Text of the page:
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Skip module menu and go to index Update on Analytical Studies Research Online catalogue Low income and inequality Earnings, income and wealth Employment, unemployment and working time Education and training Immigration Labour turnover Workplace studies Demographic groups Institutional factors Spatial analyses Trends and conditions in CMAs Data development Other More information Analytical studies branch research paper series

Income and the Outcomes of Children

by Shelly Phipps and Lynn Lethbridge
Business and Labour Market Analysis Division
Analytical Studies Branch Research Paper Series, No. 281


While it is now well-established that there is a strong association between income and the wellbeing of adults, more controversy concerning the link between family income and child outcomes is apparent in the research literature. Canadian studies using the first cycle of the National Longitudinal Survey of Children and Youth (NLSCY) have found relationships between child outcomes and low-income status and/or family income which are small in magnitude or even insignificant. These results appear contrary both to economic theory and to general public discourse, which clearly makes the case that income is a key input to children's well-being. Understanding the link between income and children's wellbeing is vital for policy formulation, as it could result in changes which could help transfer programmes become more efficient and effective.


This research paper examines whether various measures of family income are associated with the cognitive, social/emotional, physical and behavioural development of children.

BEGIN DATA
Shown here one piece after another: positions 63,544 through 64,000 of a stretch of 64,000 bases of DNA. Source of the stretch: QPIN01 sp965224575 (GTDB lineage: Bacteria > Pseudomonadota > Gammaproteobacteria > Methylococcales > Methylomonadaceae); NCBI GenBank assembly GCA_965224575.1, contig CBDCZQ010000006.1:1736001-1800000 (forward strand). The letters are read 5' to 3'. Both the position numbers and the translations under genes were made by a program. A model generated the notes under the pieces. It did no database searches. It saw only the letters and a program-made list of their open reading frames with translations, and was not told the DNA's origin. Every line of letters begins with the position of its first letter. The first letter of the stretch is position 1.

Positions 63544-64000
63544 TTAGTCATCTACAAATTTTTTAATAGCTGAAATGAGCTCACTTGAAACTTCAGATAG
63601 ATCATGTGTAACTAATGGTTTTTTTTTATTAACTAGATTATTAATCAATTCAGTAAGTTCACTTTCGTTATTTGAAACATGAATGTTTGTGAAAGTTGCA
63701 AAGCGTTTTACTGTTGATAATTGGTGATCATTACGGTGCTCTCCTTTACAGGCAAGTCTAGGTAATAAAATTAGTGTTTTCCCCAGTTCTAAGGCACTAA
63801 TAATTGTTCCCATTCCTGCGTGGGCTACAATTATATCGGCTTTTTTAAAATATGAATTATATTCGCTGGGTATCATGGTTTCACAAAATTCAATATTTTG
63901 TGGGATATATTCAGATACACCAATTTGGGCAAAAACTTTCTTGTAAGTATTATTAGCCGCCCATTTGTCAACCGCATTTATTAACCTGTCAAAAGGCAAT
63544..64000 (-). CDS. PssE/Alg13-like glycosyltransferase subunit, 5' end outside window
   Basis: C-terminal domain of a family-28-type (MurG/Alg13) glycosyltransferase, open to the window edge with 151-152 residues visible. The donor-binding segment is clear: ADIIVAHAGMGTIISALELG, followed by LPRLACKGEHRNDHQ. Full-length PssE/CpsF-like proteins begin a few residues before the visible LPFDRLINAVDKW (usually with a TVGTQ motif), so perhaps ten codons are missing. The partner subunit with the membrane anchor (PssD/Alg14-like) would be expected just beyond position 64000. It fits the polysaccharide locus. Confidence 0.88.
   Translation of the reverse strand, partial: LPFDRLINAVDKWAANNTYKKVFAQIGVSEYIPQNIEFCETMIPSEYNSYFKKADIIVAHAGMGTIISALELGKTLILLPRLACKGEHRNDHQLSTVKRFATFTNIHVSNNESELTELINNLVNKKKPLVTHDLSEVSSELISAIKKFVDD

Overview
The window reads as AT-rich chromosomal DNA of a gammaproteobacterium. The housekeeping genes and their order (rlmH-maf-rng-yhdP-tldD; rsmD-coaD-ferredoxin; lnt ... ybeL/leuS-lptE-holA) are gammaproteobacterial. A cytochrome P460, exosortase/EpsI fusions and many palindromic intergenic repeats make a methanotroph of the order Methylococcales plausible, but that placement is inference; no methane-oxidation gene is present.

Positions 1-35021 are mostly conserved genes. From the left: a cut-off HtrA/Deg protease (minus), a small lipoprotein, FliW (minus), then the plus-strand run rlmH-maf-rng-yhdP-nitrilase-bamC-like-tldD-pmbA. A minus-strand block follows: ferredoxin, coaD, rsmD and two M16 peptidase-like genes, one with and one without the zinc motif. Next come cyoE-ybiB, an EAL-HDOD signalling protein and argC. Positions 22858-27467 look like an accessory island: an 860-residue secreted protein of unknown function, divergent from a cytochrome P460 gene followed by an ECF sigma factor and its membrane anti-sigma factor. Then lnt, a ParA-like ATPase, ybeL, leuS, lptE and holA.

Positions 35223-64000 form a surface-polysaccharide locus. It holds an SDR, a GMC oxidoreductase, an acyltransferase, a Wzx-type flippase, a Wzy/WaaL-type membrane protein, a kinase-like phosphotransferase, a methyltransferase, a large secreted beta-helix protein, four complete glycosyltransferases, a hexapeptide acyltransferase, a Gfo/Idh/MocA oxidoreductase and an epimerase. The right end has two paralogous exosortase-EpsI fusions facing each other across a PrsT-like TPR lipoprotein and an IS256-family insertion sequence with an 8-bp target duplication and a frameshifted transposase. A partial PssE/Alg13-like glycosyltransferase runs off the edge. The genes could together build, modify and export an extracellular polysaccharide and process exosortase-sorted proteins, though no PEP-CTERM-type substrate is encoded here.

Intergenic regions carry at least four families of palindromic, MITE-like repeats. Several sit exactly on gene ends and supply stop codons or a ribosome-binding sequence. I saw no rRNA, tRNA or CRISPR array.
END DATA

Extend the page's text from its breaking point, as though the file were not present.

The study finds that regardless of age or how income is measured, higher family income is almost always associated with better child well-being. Among children in lower income families, incremental increases in household income are found to be associated with better child development outcomes. Increases in income continue to remain associated with better well-being, even once children are out of low income. In fact, the study does not find a point above which high income ceases to benefit children's development. In particular, children's cognitive and behavioural development measures appear to have the strongest associations with levels of family income.

The results show that changes in family income appear to be less important for child outcomes than levels of family income for 8- to 11- and 12- to 15-year-olds. However, for the 4- to 7-year-old group, changes in family income are more important particularly for emotional development scores.

Data source(s)

Data from the National Longitudinal Survey of Children and Youth were used to assess a range of measures of well-being among children between the age of 4 and 15 years in 1998, whose family composition remained unchanged between 1994 and 1998.

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